2.3. Patient 3

A 2.5-month-old boy was a full-term normal delivery with a birth weight of 3.2 kg. The weight of the placenta was unknown. The biochemical indices of the blood serum revealed 28 g/L serum total protein (normal is > 56 g/L), 9.5 g/L albumin (normal is > 25 g/L), and 12.1 mM/L cholesterol. The biochemical indices of the urine revealed 22,300 mg/L protein (normal is < 200 mg/L) and 11,262 mg/L protein/creatinine (normal is < 300 mg/L). Patient was diagnosed with congenital nephrotic syndrome. Patient had a severe pneumonia, diarrhea and severe dehydration, kidney failure, and rapid development to end-stage renal failure and died. His parents had normal urinalysis, but his older brother was also diagnosed with congenital nephrotic syndrome and died at tenth month by renal disease. We also did not collect a sample of his brother’s DNA for genetic analysis. However, their parents and older sister are healthy with negative proteinuria and hematuria; other indicators such as blood protein, albumin, creatinine, and urea are normal. The sister’s kidneys were normal on ultrasound evaluation.

The patients were examined and determined to be suffering from congenital nephrotic syndrome in the Department of Pediatrics, Vietnam National Hospital of Pediatrics in 2015.

2.4. Genetic Analysis

Genomic DNA was isolated from blood samples (including of the patients and their families: father, mother, and older sister of patient 3) using a GeneJET Genomic DNA purification kit (Thermo, USA) and following manufacturer guidelines. The DNA concentration was determined using a Thermo Scientific NanoDrop spectrophotometer (Waltham, MA, USA).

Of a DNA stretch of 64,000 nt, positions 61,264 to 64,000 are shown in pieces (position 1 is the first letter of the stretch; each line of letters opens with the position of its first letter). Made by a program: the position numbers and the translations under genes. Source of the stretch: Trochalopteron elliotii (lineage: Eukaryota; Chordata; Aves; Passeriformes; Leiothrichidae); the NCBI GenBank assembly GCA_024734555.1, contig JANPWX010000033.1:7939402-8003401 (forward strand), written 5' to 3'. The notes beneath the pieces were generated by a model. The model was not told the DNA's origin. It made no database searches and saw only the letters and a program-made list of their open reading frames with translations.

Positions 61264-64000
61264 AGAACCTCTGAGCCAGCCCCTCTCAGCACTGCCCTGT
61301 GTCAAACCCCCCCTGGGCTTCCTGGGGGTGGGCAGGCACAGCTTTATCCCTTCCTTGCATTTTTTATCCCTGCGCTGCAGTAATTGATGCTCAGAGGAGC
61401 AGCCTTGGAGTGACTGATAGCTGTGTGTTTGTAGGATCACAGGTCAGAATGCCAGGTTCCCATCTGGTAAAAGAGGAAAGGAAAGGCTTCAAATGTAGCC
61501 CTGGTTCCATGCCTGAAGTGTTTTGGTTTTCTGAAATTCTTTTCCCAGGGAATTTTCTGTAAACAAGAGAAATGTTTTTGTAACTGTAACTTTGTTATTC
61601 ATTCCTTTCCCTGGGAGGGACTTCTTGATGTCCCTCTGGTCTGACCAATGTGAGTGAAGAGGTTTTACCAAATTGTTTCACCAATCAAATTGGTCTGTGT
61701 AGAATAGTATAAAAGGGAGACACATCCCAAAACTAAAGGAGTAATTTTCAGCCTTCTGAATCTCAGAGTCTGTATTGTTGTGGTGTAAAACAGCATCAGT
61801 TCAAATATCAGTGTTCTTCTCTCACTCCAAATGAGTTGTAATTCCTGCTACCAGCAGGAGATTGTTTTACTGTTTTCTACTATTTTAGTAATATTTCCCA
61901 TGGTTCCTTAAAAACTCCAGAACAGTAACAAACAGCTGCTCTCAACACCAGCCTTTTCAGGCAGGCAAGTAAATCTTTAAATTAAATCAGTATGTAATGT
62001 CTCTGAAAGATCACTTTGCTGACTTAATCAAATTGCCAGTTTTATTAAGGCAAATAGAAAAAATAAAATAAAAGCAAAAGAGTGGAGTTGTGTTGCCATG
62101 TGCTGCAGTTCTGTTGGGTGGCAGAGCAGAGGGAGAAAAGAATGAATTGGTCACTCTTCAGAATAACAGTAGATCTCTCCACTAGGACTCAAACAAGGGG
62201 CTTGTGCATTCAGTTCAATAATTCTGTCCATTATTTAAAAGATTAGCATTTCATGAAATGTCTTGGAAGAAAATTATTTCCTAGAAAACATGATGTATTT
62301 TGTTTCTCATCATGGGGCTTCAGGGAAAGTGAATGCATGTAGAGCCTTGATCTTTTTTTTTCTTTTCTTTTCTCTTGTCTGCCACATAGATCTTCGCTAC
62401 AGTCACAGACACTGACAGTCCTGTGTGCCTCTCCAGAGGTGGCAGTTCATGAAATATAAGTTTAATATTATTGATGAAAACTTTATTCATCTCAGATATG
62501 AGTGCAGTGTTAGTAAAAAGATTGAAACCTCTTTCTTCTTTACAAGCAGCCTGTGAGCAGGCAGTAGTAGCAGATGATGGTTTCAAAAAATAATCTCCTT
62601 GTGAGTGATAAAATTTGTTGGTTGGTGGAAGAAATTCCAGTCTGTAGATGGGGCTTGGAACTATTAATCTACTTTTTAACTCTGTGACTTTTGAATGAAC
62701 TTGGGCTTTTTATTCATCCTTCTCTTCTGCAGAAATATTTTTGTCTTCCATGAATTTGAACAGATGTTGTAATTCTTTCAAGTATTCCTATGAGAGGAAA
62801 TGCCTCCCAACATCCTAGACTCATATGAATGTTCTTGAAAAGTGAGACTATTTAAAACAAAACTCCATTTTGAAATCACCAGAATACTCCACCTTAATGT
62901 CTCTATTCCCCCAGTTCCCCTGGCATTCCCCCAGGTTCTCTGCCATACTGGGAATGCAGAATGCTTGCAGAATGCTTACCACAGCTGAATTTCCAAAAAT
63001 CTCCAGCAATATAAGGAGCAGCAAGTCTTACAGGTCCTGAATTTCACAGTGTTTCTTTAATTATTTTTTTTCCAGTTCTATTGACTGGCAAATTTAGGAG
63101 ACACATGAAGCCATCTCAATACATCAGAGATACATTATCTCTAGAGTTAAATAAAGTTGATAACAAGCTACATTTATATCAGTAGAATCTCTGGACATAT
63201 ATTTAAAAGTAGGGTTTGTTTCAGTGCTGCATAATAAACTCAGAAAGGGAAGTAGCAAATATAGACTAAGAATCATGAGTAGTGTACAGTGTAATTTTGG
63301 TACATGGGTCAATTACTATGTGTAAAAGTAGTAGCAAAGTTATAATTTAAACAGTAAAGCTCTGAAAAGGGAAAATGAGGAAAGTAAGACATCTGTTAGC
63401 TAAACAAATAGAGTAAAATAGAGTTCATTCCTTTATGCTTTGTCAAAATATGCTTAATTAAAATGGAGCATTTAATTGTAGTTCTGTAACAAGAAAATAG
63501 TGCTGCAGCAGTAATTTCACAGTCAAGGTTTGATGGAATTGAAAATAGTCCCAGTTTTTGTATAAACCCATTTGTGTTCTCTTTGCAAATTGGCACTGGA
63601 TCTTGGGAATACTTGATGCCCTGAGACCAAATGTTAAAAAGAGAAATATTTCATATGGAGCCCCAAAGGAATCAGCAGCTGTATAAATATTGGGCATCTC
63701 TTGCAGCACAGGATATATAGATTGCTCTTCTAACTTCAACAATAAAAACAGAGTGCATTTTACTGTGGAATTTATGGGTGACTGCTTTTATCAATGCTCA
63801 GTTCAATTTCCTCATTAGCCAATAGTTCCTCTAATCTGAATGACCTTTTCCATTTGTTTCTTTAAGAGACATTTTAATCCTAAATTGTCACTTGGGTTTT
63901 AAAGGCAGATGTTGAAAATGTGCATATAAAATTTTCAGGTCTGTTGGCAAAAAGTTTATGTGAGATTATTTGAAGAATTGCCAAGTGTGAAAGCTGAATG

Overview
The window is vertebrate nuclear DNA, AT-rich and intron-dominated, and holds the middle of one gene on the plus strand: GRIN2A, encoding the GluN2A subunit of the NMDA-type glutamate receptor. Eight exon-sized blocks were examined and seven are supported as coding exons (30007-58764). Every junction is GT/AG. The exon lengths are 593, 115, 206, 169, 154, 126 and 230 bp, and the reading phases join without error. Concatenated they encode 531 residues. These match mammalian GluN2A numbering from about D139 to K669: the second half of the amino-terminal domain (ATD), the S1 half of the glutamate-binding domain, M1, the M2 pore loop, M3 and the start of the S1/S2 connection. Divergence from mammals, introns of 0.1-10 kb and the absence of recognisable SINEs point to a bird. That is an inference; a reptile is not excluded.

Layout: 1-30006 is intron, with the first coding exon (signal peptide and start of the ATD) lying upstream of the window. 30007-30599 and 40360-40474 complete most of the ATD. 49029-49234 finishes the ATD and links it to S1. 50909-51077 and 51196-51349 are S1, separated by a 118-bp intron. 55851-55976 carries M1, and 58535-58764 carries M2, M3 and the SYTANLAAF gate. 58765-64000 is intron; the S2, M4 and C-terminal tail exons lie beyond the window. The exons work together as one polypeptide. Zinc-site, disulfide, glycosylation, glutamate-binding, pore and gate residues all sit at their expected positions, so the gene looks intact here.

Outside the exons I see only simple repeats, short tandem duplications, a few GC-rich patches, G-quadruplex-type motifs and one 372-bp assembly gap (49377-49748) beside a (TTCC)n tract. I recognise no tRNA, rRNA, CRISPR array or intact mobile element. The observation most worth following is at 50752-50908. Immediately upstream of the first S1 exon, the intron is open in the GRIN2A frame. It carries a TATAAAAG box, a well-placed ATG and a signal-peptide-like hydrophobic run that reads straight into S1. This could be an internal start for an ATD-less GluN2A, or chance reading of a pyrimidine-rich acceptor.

The primers for amplifying exons 1–29 were synthesized according to published information regarding intron-exon boundaries [15]. All synthetic oligonucleotide primers were synthesized and purchased from IDT (USA). Fifty nanograms of genomic DNA was subjected to 35 cycles of PCR amplification in a 25 μL volume consisting of 1 μL 5 pM sense primer, 1 μL 5 pM antisense primer, 1.5–3.5 mM MgCl2, 100 μM dNTPs, and 1.25–1.5 U DreamTaq polymerase (Thermo, USA). DNA was denatured at 95°C for 12 min followed by 35 cycles of denaturation for 1 min at 95°C, annealing for 1 min at 60–65°C, and extension for 1 min at 72°C, and a final extension for 7 min at 72°C. The PCR amplification was carried out on an Eppendorf Mastercycler EP gradient (USA Scientific, Inc).